Little SA, Leelarathna L, Walkinshaw E, et al. Recovery of hypoglycemia awareness in long-standing type 1 diabetes: a multicenter 2×2 factorial randomized controlled trial comparing insulin pump with multiple daily injections and continuous with conventional glucose self-monitoring HypoCOMPaSS.

Patton SR. Adherence to glycemic monitoring in diabetes. Beck RW, Riddlesworth T, Ruedy K, et al; DIAMOND Study Group. Effect of continuous glucose monitoring on glycemic control in adults with type 1 diabetes using insulin injections: the DIAMOND randomized clinical trial.

Aleppo G, Laffel LM, Ahmann AJ, et al. A practical approach to using trend arrows on the Dexcom G5 CGM system for the management of adults with diabetes. It is safer and more effective to prevent hypoglycemia than to treat it after it occurs, so people with diabetes who are at high risk for hypoglycemia should be identified and counselled about ways to prevent low blood glucose.

It is important to counsel individuals who are at risk of hypoglycemia and their support persons about the recognition and treatment of hypoglycemia. The goals of treatment for hypoglycemia are to detect and treat a low blood glucose level promptly by using an intervention that provides the fastest rise in blood glucose to a safe level, to eliminate the risk of injury and to relieve symptoms quickly.

Once the hypoglycemia has been reversed, the person should have the usual meal or snack that is due at that time of the day to prevent repeated hypoglycemia.

It is important to avoid overtreatment of hypoglycemia, since this can result in rebound hyperglycemia and weight gain.

Key Messages for People with Diabetes Know the signs and symptoms of a low blood glucose level. Some of the more common symptoms of low blood glucose are trembling, sweating, anxiety, confusion, difficulty concentrating or nausea.

Not all symptoms will be present and some individuals may have other or no symptoms. Wear diabetes identification e. a MedicAlert® bracelet Talk with your diabetes health-care team about prevention and emergency treatment of a severe low blood glucose associated with confusion, loss of consciousness or seizure.

Introduction Drug-induced hypoglycemia is a major obstacle for individuals trying to achieve glycemic targets. Complications of Severe Hypoglycemia Short-term risks of hypoglycemia include the dangerous situations that can arise while an individual is hypoglycemic, whether at home or at work e.

Treatment of Hypoglycemia The goals of treatment for hypoglycemia are to detect and treat a low BG level promptly by using an intervention that provides the fastest rise in BG to a safe level, to eliminate the risk of injury and to relieve symptoms quickly.

Recommendations All people with diabetes currently using or starting therapy with insulin or insulin secretagogues and their support persons should be counselled about the risk, prevention, recognition and treatment of hypoglycemia.

Risk factors for severe hypoglycemia should be identified and addressed [Grade D, Consensus]. The DHC team should review the person with diabetes' experience with hypoglycemia at each visit, including an estimate of cause, frequency, symptoms, recognition, severity and treatment, as well as the risk of driving with hypoglycemia [Grade D, Consensus].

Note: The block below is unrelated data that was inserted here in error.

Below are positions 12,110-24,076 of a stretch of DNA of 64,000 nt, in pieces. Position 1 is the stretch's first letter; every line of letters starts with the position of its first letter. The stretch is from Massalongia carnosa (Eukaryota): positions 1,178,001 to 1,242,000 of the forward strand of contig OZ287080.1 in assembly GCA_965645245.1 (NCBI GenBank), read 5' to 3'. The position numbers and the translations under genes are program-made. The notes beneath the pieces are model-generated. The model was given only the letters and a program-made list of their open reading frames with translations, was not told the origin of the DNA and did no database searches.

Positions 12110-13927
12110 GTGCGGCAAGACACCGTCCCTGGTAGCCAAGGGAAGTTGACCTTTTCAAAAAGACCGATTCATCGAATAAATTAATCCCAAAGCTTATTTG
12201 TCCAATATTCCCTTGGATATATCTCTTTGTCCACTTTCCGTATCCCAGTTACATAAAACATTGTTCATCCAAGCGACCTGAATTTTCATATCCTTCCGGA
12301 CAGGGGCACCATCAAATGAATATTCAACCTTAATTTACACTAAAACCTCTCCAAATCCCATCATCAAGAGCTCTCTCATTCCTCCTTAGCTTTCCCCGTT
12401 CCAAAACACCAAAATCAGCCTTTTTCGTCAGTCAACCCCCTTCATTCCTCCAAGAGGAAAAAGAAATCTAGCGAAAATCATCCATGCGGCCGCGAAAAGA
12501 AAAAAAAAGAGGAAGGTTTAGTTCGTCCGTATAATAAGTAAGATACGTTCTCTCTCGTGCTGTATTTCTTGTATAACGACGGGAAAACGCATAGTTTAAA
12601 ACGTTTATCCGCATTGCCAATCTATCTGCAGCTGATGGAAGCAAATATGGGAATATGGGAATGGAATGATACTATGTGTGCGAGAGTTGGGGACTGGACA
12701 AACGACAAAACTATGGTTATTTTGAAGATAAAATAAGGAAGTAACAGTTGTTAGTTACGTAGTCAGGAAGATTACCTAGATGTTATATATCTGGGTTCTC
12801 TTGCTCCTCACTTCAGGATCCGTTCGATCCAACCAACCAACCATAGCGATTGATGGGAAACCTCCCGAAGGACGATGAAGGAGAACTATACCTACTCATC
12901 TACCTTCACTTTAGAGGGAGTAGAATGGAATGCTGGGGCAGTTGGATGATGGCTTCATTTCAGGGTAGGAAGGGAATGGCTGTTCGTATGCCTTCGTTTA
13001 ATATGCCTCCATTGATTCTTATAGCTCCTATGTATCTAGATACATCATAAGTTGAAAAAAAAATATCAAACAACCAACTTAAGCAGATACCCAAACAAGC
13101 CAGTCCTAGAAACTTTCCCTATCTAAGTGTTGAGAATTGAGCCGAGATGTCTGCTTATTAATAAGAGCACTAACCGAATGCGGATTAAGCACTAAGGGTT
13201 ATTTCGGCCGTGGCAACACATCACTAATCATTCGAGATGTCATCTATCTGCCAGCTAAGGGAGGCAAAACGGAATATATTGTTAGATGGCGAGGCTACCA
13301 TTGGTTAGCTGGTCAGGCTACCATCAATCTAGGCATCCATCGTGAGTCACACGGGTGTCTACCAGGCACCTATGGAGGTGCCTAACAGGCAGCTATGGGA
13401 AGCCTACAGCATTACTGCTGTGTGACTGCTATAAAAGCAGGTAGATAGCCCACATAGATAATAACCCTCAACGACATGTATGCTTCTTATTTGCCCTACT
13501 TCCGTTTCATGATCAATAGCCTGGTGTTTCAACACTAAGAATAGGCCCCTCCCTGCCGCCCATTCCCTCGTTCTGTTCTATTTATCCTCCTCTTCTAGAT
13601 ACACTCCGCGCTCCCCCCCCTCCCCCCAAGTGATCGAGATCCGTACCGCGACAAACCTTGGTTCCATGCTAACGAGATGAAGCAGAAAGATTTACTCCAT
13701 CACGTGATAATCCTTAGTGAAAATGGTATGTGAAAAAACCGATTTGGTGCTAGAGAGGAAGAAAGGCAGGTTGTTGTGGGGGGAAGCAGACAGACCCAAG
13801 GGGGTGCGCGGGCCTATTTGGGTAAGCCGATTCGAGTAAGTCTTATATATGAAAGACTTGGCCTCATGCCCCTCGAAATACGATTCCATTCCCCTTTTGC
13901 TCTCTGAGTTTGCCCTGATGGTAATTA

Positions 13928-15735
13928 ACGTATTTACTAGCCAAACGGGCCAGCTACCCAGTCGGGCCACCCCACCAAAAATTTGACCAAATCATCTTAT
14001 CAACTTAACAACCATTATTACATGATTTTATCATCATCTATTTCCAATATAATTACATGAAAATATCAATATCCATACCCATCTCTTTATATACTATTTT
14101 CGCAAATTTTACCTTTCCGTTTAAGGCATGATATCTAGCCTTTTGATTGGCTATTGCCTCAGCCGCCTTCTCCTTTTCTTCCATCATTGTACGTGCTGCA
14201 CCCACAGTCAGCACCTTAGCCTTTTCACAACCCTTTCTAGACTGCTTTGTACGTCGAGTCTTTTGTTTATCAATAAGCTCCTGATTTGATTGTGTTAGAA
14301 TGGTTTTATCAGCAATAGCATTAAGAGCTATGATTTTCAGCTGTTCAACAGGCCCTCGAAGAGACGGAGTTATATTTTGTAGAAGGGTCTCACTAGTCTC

In people with diabetes at increased risk of hypoglycemia, the following strategies may be used to reduce the risk of hypoglycemia: Avoidance of pharmacotherapies associated with increased risk of recurrent or severe hypoglycemia see Glycemic Management in Adults with Type 1 Diabetes, p.

S88, for further discussion of drug-induced hypoglycemia [Grade D, Consensus] A standardized education program targeting rigorous avoidance of hypoglycemia while maintaining overall glycemic control [Grade B, Level 2 83 ] Increased frequency of SMBG, including periodic assessment during sleeping hours [Grade D, Consensus] Less stringent glycemic targets with avoidance of hypoglycemia for up to 3 months [Grade D, Level 4 37,38 ] A psycho-behavioural intervention program blood glucose awareness training [Grade C, Level 3 40 ] Structured diabetes education and frequent follow up [Grade C, Level 3 42 for type 1 diabetes; Grade D, Consensus for type 2].

In people with diabetes with recurrent or severe hypoglycemia, or impaired awareness of hypoglycemia, the following strategies may be considered to reduce or eliminate the risk of severe hypoglycemia and to attempt to regain hypoglycemia awareness: Less stringent glycemic targets with avoidance of hypoglycemia for up to 3 months [Grade D, Level 4 37,38 ] CSII or CGM or sensor augmented pump with education and follow up for type 1 diabetes [Grade B, Level 2 42,44,46,47 ] Islet transplantation for type 1 diabetes [Grade C, Level 3 48 ] Pancreas transplantation for type 1 diabetes [Grade D, Level 4 50—53 ].

These are preferable to orange juice and glucose gels [Grade B, Level 2 73 ]. Note : This does not apply to children. See Type 1 Diabetes in Children and Adolescents, p. S; and Type 2 Diabetes in Children and Adolescents, p. S, for treatment options in children.

For people with diabetes at risk of severe hypoglycemia, support persons should be taught how to administer glucagon [Grade D, Consensus]. Abbreviations: A1C , glycated hemoglobin; BG, blood glucose; CVD , cardiovascular disease; CGM , continuous glucose monitoring; CSII , continuous subcutaneous insulin infusion; DHC , diabetes health-care team; SMBG , self-monitoring of blood glucose.